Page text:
There is no way to account for the veracity of a claim made against someone, no easy way to confirm the claim is genuine and not some perverse form of cyber-bullying--and defendiing against it is equally difficult.
Chances are a great many people here have already encountered something like this--possibly beginning with as juvenile an accusation as someone being "gay", for example.
Personal info like an address means the confrontations with a person on-line can leave the "cyber-realm" and venture in to the very real world.
With an address can come a phone number, then a license plate number, physical description, place of work, family members......all kinds of data, and with that data the potential again to real harm to a person or persons.
You can add the "right to privacy" issue at this point.......and its gets stickier from that point on.


See, I'm not a lawyer, just some schmuck using some common sense.
The 'Net is only about a decade or so old, so alot of the "laws" regarding it are being tacked on to existing laws and interpretations of laws as an after thought.
With something that can be possibly far-reaching, it better to be safer than sorrier.

#15 babact

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Posted 01 April 2005 - 06:44 PM

You do raise good points, for example name calling or pranks.

But lets describe a specfic scenario (just an example), in response to your last post, I state that you are stupid and low class. Let's then say you get my address and post a Bad Trader Alert and out me as a scammer. Can you sue me for name calling? I am not sure, if you could I would expect to see a rash of civil suits stemming out of recesses all over High Schools in America. Your point is that since this is actually recorded hard copy, there is a less of a he said/ he said compared to the HS example. And I would agree with that. But do you think the suit would hold up in court? Unlikely.

Now lets take the flip, would I be able to sue you. Well, you said something blatenly false about me. And you most likely hurt my reputation. But how does your act of posting my address with the BTA affect the outcome of that situation. Whether or not you posted my address has little to do with my ability to sue you. Therefore, perhaps the better stipulation should be do not post Bad Trader Alerts.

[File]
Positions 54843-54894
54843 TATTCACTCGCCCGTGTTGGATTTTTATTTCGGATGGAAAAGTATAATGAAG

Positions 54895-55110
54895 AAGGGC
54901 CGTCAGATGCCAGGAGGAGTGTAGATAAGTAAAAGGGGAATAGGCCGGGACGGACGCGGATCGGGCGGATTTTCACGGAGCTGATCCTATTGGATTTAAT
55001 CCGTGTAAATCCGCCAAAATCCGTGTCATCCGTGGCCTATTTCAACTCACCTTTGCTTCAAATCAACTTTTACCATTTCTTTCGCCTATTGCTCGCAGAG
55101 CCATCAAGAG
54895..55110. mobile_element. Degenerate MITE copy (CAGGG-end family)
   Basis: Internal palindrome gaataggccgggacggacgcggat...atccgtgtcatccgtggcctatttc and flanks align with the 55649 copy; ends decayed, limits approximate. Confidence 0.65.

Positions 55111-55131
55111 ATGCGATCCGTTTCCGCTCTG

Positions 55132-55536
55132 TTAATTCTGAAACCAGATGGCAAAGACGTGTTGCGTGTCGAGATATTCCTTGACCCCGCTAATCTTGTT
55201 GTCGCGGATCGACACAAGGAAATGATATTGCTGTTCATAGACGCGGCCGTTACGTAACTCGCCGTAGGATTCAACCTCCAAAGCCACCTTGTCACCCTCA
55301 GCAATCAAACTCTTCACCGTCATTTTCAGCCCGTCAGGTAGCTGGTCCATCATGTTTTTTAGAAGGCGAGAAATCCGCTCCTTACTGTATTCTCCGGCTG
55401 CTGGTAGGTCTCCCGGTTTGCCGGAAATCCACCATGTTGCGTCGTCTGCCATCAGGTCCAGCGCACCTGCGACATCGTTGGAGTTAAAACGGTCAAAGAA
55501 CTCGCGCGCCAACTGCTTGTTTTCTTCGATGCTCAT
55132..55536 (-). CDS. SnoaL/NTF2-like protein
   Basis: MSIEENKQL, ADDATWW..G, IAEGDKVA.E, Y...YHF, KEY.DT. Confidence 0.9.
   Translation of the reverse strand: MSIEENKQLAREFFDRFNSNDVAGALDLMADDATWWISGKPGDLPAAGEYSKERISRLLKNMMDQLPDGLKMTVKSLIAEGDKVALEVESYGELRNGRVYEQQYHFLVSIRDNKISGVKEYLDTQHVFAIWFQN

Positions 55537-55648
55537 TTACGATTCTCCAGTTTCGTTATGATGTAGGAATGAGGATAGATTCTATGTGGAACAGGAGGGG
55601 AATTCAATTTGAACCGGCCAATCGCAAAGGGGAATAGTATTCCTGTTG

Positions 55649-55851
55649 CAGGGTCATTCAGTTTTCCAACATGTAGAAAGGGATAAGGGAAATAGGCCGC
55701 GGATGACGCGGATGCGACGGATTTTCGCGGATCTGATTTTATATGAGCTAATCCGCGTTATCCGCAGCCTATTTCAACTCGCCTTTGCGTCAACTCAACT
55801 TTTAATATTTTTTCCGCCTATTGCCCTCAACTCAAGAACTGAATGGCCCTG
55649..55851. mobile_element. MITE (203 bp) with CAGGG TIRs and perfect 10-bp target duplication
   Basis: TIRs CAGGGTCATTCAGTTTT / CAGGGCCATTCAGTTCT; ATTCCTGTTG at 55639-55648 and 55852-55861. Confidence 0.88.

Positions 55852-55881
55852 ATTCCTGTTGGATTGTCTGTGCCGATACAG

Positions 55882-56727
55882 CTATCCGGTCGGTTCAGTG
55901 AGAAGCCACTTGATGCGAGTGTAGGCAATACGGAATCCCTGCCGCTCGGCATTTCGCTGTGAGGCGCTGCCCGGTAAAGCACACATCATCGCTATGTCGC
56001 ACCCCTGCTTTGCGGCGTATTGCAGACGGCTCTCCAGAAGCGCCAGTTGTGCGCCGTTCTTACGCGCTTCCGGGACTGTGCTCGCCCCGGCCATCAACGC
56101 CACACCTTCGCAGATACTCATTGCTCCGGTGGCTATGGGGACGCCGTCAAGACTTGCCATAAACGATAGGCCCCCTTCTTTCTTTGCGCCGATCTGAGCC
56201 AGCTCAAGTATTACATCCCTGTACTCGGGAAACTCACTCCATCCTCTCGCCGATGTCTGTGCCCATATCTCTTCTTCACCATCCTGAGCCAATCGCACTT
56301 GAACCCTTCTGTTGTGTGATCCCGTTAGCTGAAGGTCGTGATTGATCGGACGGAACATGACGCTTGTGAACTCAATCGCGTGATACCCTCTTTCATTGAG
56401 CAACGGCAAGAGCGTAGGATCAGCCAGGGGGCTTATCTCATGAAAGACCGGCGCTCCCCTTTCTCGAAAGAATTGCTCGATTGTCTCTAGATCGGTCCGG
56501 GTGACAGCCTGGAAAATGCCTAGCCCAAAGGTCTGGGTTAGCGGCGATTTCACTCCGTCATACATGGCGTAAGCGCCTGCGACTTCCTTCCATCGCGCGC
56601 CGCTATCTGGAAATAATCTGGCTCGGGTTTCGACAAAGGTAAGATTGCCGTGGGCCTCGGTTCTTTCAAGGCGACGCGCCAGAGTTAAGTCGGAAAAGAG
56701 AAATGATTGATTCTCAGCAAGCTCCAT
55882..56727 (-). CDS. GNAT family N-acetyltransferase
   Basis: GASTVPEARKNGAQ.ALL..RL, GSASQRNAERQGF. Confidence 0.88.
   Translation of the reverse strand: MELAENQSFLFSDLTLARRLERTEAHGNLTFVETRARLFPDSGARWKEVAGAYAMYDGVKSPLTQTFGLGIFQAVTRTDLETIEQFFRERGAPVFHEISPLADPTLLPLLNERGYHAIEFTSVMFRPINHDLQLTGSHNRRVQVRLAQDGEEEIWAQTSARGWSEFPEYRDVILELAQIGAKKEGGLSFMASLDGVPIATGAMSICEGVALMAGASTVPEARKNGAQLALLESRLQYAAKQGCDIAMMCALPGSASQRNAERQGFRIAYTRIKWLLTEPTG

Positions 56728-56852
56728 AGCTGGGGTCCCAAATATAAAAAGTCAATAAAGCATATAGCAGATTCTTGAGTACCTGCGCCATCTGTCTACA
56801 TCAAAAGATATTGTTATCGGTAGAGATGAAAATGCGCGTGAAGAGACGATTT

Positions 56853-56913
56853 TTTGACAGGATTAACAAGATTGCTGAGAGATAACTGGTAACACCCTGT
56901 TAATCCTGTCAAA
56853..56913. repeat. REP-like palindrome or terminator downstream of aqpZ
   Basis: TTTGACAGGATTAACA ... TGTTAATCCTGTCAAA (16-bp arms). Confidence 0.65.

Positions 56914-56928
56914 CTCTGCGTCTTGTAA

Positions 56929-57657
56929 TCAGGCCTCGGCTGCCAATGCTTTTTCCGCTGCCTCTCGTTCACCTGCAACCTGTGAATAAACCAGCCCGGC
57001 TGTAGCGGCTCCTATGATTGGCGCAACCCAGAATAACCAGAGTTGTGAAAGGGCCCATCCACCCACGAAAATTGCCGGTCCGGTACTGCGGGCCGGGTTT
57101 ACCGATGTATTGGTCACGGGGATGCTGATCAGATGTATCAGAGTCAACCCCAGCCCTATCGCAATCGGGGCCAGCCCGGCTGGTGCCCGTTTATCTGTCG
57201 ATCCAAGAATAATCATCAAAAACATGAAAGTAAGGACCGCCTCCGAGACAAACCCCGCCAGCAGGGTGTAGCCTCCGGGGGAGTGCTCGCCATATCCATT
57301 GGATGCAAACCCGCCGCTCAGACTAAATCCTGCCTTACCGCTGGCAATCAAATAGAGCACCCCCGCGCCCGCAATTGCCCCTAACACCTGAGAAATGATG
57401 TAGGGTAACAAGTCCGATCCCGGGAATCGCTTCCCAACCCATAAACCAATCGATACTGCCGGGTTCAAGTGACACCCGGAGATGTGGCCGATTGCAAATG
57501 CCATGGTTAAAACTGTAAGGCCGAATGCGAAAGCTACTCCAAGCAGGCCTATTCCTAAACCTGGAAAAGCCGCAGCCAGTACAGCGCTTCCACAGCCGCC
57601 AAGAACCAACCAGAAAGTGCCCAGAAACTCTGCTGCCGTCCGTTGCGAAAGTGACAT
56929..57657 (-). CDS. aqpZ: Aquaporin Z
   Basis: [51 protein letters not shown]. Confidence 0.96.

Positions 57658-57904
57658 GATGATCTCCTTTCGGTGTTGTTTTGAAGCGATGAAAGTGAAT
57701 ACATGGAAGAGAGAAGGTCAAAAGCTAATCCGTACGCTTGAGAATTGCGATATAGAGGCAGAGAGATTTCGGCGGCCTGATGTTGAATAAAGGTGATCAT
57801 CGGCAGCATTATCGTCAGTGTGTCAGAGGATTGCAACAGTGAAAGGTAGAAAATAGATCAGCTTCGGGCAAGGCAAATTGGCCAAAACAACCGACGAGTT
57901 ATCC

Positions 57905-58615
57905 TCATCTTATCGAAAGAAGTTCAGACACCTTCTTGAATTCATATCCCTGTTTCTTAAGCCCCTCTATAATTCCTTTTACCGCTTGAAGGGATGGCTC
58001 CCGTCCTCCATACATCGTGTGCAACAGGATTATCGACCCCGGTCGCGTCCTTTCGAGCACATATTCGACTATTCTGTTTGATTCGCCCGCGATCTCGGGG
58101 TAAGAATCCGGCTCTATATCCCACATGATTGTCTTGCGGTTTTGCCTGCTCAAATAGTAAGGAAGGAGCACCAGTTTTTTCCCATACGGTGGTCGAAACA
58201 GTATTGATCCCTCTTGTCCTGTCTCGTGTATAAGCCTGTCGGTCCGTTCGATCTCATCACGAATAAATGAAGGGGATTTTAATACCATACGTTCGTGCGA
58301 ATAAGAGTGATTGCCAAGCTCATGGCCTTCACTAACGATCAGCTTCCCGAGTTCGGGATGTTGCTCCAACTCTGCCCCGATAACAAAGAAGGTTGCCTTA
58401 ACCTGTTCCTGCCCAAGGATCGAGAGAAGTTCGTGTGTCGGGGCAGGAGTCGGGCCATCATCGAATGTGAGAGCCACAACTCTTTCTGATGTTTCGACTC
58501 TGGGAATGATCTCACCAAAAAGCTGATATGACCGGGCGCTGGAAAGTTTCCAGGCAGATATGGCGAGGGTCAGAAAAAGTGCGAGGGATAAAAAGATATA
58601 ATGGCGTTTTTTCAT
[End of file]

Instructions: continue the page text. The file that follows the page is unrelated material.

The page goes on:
Your point about transfering into the physical world, however is a vaild one. But in the above situation, do you think other board members are going to seek me out because you posted my address and a BTA. If anything you would want to seek me out and you already have my address. Furthermore, my address is not private information (since it is in the yellow pages) and therefore if you published it, that would not be a breach of privacy.

Your post ends with using some common sense, well in my opinion, the idea that we can't post addresses assumes that board members do not have common sense. You clearly have common sense, I would expect all other board members had common sense.

#16 ARROW

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Posted 01 April 2005 - 09:22 PM

Name calling is something that probably has some degree of leeway.
It would have to be pretty persistent and very inflammatory to be damaging. We'd be talking about some pretty vile things being attached to someone.
The thing about this is less the back and forth between two people, its more when others start to get involved and things spread.
This where the real , and potential, damage occurs.
The influence of a message in print can be great.

If I infer malice, or openly malign a person's character and someone else believes my statement to be true, without corroborating it, then THAT is where the damage to the victims character occurs.
Providing a means to confront that person directly ( posting their address, which is information potentially considered held in trust) increases the damage.
If someone then actually goes to that victim--using the info provided on-line and does something, even just non-physical imtimidation, then the "damage" goes from being something considered very mild to something that can be personally threatening.
This could be a simple as someone driving by my home and taking a picture of me--the threat is all in the perceptions and ( in Canada at least) a "threat" where an action is taken towards the threatened is considered an assault. That, of course, becomes a serious matter, with crimnal and civil damages possible.

The statement I would have made against the victim can be completely true--but because its not been determined in a court of law, it is NOT true in the eyes of the law, and I am in the wrong first because both parties are considered not guilty until proven otherwise.